Marie-France Bailey has lived in Venice for 30 years. But now, even having achieved the prestigious post of PR director at the Londra Palace Hotel (one of those sought-after addresses on Riva degli Schiavoni overlooking the bay into which the Grand Canal empties, and where I spent my first night in Venice sampling the lap of luxury), she has become disillusioned with Venice. She is currently plotting her departure—back to Montreal, or perhaps to her father's homeland of Paris, or just anywhere else.

"This is not the same city I fell in love with," she sighed resignedly toward the end of a fine meal we shared in the hotel's recommendable restaurant. "Venice has changed; Venice is different. I don't enjoy it anymore." She looked downright glum at the sentiment.

But if you catch her at the right moment, Marie-France still betrays a trace romantic view of the city—however tarnished by time and jaded by constant close contact.

When we talked about hopping on the vaporetto to visit the outlying islands of Murano, Burano, Torcello, her eyes sparkled as she agreed that was a fine way to spend a day.

Then she took me up to the tiny roof terrace, the highest point on the whole Riva. Here, she confided, she once had a special dinner prepared and served to Sting and his guest ("A simply lovely, wonderful man," she nodded decisively).

"And what a beautiful view, all before you at your feet..." her hand swept vaguely over the Venetian panorama. I could tell by the tone of her voice that she was clearly not speaking in brochure-speak for the benefit of the travel writer now. She was merely expressing her opinion.

She sighed as she tucked her elbows against her body in the cold breeze and swiveled to take in the 360-degree vista of the swooping Grand Canal, the helter-skelter terracotta rooftops and tipsy marble bell towers of the city, the expanse of the bay before us, its tiny wavelets chopping the sunlight into so many glittering yellow diamonds.

"You can see all of Venice..." She trailed off with a faraway look in her eyes, and after a few moments of gazing unfocusedly, her breath trailing out of her mouth in a frosty wisp drawn away from the bay on the stiff breeze, she excused herself to return inside out of the cold while I remained to snap a few pictures.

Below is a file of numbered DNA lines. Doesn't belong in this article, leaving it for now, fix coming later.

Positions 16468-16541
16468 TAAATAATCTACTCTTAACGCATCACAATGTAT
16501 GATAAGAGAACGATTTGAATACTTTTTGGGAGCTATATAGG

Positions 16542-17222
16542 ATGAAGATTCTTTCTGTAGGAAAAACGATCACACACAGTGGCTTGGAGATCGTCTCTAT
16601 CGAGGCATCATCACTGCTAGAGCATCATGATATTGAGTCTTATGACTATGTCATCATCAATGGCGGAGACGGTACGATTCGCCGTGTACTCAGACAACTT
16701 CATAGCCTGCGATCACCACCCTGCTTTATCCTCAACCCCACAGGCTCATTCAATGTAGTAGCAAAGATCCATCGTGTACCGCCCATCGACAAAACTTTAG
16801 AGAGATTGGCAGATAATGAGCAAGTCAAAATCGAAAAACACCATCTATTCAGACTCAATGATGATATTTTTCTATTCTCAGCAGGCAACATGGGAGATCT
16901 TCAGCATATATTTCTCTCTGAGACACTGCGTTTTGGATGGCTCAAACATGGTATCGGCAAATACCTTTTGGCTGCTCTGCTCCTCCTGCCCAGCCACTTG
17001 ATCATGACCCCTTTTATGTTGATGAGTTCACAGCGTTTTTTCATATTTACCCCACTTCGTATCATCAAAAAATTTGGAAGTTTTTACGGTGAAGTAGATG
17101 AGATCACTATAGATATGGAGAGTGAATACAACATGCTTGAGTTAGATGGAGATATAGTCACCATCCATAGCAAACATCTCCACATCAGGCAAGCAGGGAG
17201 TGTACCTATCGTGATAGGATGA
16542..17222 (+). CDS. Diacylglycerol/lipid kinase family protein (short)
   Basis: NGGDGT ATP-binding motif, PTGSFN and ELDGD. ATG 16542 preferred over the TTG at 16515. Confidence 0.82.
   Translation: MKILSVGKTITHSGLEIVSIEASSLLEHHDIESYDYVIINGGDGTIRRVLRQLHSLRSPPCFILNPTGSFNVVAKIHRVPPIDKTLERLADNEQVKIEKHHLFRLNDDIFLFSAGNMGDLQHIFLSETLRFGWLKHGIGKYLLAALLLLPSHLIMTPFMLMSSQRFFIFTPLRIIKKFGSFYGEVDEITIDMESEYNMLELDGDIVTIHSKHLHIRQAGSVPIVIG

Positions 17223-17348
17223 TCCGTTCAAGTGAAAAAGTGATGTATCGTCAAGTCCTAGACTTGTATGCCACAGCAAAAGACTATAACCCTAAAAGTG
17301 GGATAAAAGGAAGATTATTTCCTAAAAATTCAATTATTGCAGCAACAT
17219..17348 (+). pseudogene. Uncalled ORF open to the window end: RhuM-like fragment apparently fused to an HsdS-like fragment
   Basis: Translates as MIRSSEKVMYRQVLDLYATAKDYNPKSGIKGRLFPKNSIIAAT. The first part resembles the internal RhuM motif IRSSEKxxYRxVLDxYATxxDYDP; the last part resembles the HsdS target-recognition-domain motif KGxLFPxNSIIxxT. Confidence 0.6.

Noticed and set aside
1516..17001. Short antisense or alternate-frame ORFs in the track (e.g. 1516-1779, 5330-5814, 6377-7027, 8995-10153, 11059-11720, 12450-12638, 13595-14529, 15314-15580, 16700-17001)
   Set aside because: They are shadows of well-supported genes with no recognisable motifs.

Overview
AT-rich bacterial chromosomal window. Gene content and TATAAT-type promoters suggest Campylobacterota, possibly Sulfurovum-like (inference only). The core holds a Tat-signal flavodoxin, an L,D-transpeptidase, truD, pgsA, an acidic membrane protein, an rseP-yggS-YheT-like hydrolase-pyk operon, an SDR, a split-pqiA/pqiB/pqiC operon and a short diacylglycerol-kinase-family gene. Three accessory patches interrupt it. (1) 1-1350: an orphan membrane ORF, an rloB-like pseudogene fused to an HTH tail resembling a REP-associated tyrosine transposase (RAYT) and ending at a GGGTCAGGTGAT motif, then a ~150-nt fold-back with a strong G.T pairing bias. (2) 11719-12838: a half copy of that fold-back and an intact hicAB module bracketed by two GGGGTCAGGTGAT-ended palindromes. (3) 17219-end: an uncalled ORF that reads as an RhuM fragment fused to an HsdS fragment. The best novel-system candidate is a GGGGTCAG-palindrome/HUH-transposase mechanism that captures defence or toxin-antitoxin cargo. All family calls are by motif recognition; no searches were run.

Sandra, on the other hand, who did a commendable job over the past year of renovating the one-star Casa Verardo Hotel at Ponte Storto (in the oddly little-touristed tangle of streets just east of San Marco), sat me down in the private room off the pensione's frescoed main hall with a glass of white Veneto wine to explain, in between dashing downstairs to check in guests, why she's getting out of the hotel business and selling her little hotel next year.

"Everybody wants to try and get into the game in 2000, for the Giubileo," she told me. "And they all want to charge ridiculous rates," she went on, explaining that her soon to be ex-colleagues have been trying to excuse the usurious prices by 'modernizing' the hotels, which means adding minibars and satellite TVs in the rooms but little else.

But modernization isn't always the best thing, Sandra argues, and in fact is in many ways contrary to what Venice (and her loyal visitors) wants, needs, or, indeed, should have to put up with. Venice, and the people who love it, needs the antique, the old-fashioned, the pensione. Sandra summed up Venice and its contemporary conundrum:

"Venice is not a modern city. Venice is decadent. It doesn't understand the modern and doesn't accept change. You can't make too many changes here because you're not standing on solid ground; you're walking on water. And yet these profiteers would change it to try and make money."

"People, yes, can adapt and can become modern, but the city, it is too delicate," she said. "It's like fine blown glass — which is so very beautiful and refined. But it's so thin you could shatter it with just one shout. And around here, lately, everyone is screaming."


  

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This article was written by Reid Bramblett and was last updated in November 1999. All information was accurate at the time.